Relatives said they have been unable to see the now-7-year-old daughter of a Louisiana woman who died in police custody in 2014, claiming the girl’s father has cut off all contact as he pursues a civil lawsuit against officials.
Nimali Henry, 19, died after losing consciousness at St. Bernard Parish jail — where deputies ignored hers and other inmates’ pleas to get her medical attention. Henry had thrombotic thrombocytopenic purpura, a rare but treatable medical condition that causes blood clots to form in the vessels, potentially preventing oxygen from reaching the organs.
Henry had been jailed for 10 days when she died on April 1, 2014. The night before her death, police officers found her lying naked and face-down in an isolation cell but did not render aid or seek help.
According to WWL, St. Bernard jailers mocked Henry and accused her of faking her medical condition. Surveillance footage from the jail showed officers dragging the ailing woman who was unable to walk on her own. Inmates testified that they begged for help as Henry bled out and lost consciousness.
It took years for Henry’s family to get justice for her death. In March, former St. Bernard Parish Corporal Timothy Williams and Captain Andre Dominick were sentenced to 57 months and 60 months, respectively, for violating Henry’s civil rights. The same month, ex-officer Debra Becnel received three months for lying to the FBI, while former officer Lisa Vaccarella got 20 months for lying to the FBI and for failing to report Williams’ refusal to help Henry.
WWL reports that at the time of Henry’s arrest, she had a 4-month-old daughter and was already separated from the child’s father, Nicholas Conners. Henry’s sister said their relationship was troubled and her sister once considered getting a protective order against him.
When Henry was three months pregnant, she accused Conners of breaking her phone and ripping her earrings out of her ears at a restaurant. She declined to press charges.
When Henry was released from the hospital and tried to get her daughter, who was 4 months old, Conners was living with a new girlfriend. The couple reportedly gave Henry the address to their home, but when she arrived, an altercation occurred.
According to WWL, Henry left without her daughter before police arrived, and Conners originally opted not to press charges. However, Conners later changed his mind and asked the police to arrest her.
Henry was arrested and charged with simple battery, disturbing the peace, and unauthorized entry. Her bail for the three minor charges was set at $25,000 — which WWL’s investigation revealed was the highest amount that any judge in St. Bernard Parish had set for those charges that year. The news outlet noted that Henry had a clean record.
Barry Bernadas, a former FBI analyst who urged federal authorities to investigate Henry’s death after receiving reports from inmates, told the news outlet that the judge who set the bail amount, Jeanne Juneau, contacted him after the FBI opened an inquiry.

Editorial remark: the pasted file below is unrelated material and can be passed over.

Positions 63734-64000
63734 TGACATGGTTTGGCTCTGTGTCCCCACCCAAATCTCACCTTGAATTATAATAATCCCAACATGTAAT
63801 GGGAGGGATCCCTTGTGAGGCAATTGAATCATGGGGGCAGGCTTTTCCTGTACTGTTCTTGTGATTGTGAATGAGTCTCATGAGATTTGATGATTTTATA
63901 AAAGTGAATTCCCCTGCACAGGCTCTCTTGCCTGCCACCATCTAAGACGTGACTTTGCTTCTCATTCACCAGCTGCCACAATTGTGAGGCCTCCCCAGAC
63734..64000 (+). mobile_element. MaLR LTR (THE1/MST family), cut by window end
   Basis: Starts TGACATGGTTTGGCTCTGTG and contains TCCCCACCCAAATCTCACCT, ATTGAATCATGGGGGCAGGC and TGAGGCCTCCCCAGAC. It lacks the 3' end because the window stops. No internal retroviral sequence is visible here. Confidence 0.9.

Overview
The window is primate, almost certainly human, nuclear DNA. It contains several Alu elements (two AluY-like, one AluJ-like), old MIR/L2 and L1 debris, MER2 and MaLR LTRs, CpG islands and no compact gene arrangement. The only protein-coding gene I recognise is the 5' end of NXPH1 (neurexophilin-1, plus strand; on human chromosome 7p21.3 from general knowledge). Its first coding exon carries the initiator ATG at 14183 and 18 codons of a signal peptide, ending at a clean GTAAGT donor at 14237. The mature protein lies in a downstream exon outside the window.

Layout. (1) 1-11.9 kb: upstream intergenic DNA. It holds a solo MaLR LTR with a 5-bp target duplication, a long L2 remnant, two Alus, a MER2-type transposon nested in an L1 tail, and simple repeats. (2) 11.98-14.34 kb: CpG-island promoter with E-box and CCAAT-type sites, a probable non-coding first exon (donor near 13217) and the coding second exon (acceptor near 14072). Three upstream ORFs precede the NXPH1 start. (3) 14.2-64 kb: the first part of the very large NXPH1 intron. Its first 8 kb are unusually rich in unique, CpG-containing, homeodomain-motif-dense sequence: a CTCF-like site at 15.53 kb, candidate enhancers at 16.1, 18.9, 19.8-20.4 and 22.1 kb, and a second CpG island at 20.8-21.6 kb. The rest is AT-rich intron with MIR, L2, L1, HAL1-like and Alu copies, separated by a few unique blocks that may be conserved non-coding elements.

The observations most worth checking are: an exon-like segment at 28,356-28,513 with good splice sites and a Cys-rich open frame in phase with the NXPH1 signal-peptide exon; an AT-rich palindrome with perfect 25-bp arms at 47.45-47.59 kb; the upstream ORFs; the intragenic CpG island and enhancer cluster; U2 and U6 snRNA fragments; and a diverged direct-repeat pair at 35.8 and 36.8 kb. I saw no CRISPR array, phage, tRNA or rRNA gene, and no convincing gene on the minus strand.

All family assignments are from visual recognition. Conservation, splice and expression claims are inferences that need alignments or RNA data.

Juneau has declined to explain what factors she used to set bail in Henry’s case.
“Right after I started looking into the case, I got text messages from Judge Juneau asking me to come meet with her,” he reportedly said, claiming he forwarded the messages to the FBI.
Further, WWL reported that St. Bernard Sheriff Jimmy Pohlmann initially urged the news outlet not to look into Henry’s case, claiming she died of natural causes. More recently, the police department has declined to speak about the matter, citing Conners’ pending civil lawsuit.
In January 2015, Conners filed a wrongful death lawsuit on behalf of his daughter against the police department, seeking $13 million in compensatory damages and $5 million in punitive damages.
Meanwhile, Henry’s family has accused Conners of trying to capitalize on the young mother’s death while preventing them from seeing her now-7-year-old daughter. Months after Henry’s death, Conners went to court to claim Henry’s possessions and to have himself declared their daughter’s sole custodian, according to WWL.
The news outlet also reported that several of Henry’s relatives provided impact statements during her trial. The Conners never spoke in court, but publicly requested for the federal judge to award them $300,000 in restitution.
The judge denied the request, and said that restitution in these types of cases can only be awarded for concrete expenses, including a funeral. Henry’s family claimed that Conners nor his family provided any money for her funeral or burial. Henry’s family had to gather funds for her funeral, and her burial plot was donated, according to WWL.
“We couldn’t even have Nilijah for the [Henry’s] funeral. We couldn’t take her with us,” Henry’s sister told the news outlet.
According to WWL, Conners and his parents are raising the child. Henry’s brother who lives in California said the Conners initially agreed to let them see his niece, but they never showed up to a scheduled meeting. He reportedly returned to California and he and the Conners have not had contact.
Henry’s mother has reportedly only seen her granddaughter once, which was an unplanned meeting at a dentist’s office. She said that her granddaughter only lives miles away but Conners told them that they will never see the child.
Conners and his family declined WWL’s request for an interview. However, their lawyer said that any money generated from a lawsuit will go into a trust for Conner’s daughter.
“It is a complicated, multi-layered issue and we feel it is detrimental to Nimali’s daughter to discuss the details in the media,” the lawyer said in a statement issued to the news outlet.
“We are hopeful that a reconciliation takes place in the future when the trauma on all sides is properly dealt with. Our primary focus has always been the physical, mental health, and well-being of Nimali’s daughter.”
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[Featured image: Nimali Henry/WWL; Handout]